Wednesday, April 28, 2010

Speaking Of ...

I have just finished my time on the lecture circuit. As both of you may remember, last February I spoke to S's 2nd-grade class for career day. It was a resounding success and I'm sure I unleashed dozens of little freelance writers on the world, clad comfortably in robes, slippers and porkpies.

Today, I had the pleasure of speaking at the annual luncheon of the parent teacher organization for St. George's Independent School (people paid $25 a piece just to listen to me! ... and for lunch). I still don't know why I agreed to it. The vice president of the association sent me an e-mail back in February asking if I'd be interested in being the guest speaker. Public speaking is a phobia of mine, but I didn't immediately turn down the offer. Instead, I slept on it, and when I woke up the following morning I wrote 1,000 words to start off a possible speech. That part seemed easy, so I replied and accepted the offer.

I didn't look at what I'd written, or really give the luncheon much thought, until last week when I picked up that draft from more than two months before and read it out loud. Vice President Walker asked that I speak for 25 minutes, yet my hand-written speech came in at a cool 4:55. I would need to write four times what I'd already written.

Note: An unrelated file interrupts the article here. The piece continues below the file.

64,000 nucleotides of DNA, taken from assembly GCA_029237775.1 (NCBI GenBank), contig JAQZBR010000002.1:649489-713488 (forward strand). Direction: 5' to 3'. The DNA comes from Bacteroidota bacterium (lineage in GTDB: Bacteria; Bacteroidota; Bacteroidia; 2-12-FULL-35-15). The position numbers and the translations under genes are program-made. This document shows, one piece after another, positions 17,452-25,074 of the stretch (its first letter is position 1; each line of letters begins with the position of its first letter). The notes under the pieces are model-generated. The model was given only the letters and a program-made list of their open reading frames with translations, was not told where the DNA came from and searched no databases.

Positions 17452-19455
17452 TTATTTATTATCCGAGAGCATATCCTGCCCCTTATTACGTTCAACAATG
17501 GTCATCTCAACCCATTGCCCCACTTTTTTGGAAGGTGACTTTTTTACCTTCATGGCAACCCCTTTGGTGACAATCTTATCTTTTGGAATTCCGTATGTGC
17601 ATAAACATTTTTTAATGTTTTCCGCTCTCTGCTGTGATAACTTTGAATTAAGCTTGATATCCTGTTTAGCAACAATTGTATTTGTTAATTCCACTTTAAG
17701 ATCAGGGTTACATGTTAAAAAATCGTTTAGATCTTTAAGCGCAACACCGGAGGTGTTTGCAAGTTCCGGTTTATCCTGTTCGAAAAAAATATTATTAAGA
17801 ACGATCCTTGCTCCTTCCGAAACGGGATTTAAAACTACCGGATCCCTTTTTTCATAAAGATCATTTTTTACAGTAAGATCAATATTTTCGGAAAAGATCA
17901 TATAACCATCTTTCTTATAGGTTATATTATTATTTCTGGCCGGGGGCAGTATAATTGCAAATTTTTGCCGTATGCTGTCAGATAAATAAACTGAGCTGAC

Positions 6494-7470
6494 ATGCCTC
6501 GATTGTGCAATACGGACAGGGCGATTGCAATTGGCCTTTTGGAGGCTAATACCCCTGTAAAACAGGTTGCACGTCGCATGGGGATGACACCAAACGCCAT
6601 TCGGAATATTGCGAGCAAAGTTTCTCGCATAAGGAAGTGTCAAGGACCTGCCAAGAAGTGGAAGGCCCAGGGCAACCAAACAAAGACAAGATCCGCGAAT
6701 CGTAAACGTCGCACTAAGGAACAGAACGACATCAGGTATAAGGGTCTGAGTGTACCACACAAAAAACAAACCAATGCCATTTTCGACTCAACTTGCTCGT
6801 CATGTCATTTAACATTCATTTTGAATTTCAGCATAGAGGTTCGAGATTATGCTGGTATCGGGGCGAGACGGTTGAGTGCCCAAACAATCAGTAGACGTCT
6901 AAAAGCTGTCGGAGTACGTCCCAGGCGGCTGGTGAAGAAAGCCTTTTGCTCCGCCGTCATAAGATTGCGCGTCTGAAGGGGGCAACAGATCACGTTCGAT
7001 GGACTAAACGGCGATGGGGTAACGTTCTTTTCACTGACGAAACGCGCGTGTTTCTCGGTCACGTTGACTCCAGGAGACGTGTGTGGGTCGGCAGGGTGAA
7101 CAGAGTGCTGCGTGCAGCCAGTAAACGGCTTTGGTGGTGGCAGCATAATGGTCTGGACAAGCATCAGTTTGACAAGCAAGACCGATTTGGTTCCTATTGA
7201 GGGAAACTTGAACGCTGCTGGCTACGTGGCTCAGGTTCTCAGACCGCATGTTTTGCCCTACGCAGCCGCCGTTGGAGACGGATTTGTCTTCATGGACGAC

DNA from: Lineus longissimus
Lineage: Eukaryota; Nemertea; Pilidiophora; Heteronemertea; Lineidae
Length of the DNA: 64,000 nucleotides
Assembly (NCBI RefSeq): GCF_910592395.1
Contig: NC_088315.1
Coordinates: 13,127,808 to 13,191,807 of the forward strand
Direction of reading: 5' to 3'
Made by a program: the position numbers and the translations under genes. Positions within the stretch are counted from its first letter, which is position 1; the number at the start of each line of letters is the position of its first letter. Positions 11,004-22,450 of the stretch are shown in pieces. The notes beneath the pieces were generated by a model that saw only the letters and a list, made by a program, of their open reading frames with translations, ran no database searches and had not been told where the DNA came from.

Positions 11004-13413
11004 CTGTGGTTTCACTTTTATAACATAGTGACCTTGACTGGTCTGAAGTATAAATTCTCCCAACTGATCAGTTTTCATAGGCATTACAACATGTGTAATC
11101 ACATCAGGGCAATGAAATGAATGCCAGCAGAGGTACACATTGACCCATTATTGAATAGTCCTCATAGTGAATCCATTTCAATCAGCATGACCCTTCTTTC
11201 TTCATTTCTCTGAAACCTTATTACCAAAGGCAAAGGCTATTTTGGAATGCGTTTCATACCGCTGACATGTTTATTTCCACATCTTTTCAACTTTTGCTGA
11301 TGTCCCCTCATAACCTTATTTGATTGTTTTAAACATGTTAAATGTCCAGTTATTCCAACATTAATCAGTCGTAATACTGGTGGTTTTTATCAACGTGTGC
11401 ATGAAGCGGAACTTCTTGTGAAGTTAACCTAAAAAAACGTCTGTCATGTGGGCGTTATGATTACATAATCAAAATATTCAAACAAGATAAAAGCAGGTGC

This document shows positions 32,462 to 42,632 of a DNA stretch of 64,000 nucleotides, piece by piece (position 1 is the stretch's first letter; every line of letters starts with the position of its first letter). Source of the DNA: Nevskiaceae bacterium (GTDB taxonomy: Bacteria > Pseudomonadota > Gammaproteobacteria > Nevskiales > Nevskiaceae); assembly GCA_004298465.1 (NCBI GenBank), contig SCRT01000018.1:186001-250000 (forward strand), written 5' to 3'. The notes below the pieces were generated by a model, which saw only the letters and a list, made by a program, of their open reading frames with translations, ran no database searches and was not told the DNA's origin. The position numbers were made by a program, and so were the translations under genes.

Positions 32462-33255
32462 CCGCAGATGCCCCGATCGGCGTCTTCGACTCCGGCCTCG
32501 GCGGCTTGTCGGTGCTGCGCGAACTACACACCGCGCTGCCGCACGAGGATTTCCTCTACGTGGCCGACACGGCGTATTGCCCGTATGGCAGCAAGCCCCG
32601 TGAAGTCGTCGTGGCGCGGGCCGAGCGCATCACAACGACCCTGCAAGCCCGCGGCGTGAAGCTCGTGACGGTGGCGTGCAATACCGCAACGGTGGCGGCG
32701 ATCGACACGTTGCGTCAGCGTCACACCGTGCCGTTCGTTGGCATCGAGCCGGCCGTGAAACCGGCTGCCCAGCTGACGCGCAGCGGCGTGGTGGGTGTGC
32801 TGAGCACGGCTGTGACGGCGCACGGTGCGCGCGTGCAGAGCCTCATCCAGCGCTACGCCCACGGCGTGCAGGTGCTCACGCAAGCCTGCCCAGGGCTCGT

I sat down and doubled what I had and it was still coming in short, at about 10 minutes, but I was happy with it. I kept reading it and tweaking it, let a couple of others read it, and we all decided it was a good speech.

So today I delivered it. I stood up in front of a room full of strangers out at TPC Southwind and delivered a speech that had them laughing aloud from the get go. It went much better than I'd hoped and everyone seemed very appreciative.

One of the reasons I agreed to do this was because the thought of doing it terrified me. I don't think I'll be scaling the side of a building any time soon, or letting spiders crawl over me, but I'm happy with myself that I could get past this and that it could turn out so well. I was confident in the material, I just wasn't confident in myself.

So thank you to St. George's and the parents who make up their PTA for a great afternoon and a little boost of confidence.

Friday, April 02, 2010

Because I Said So

My column in The Commercial Appeal yesterday was about the kids always wanting - needing! - to go someplace other than wherever it is they are at the moment, usually our house. I go on from there to how expensive all of the local attractions are - the zoo, Children's Museum, Botanic Gardens, etc. It's really quite clever.

A couple of interesting items came from that column. Drake & Zeke, on their morning drive-time radio program, said some very nice things about the column, me and my writing. I appreciate that very much.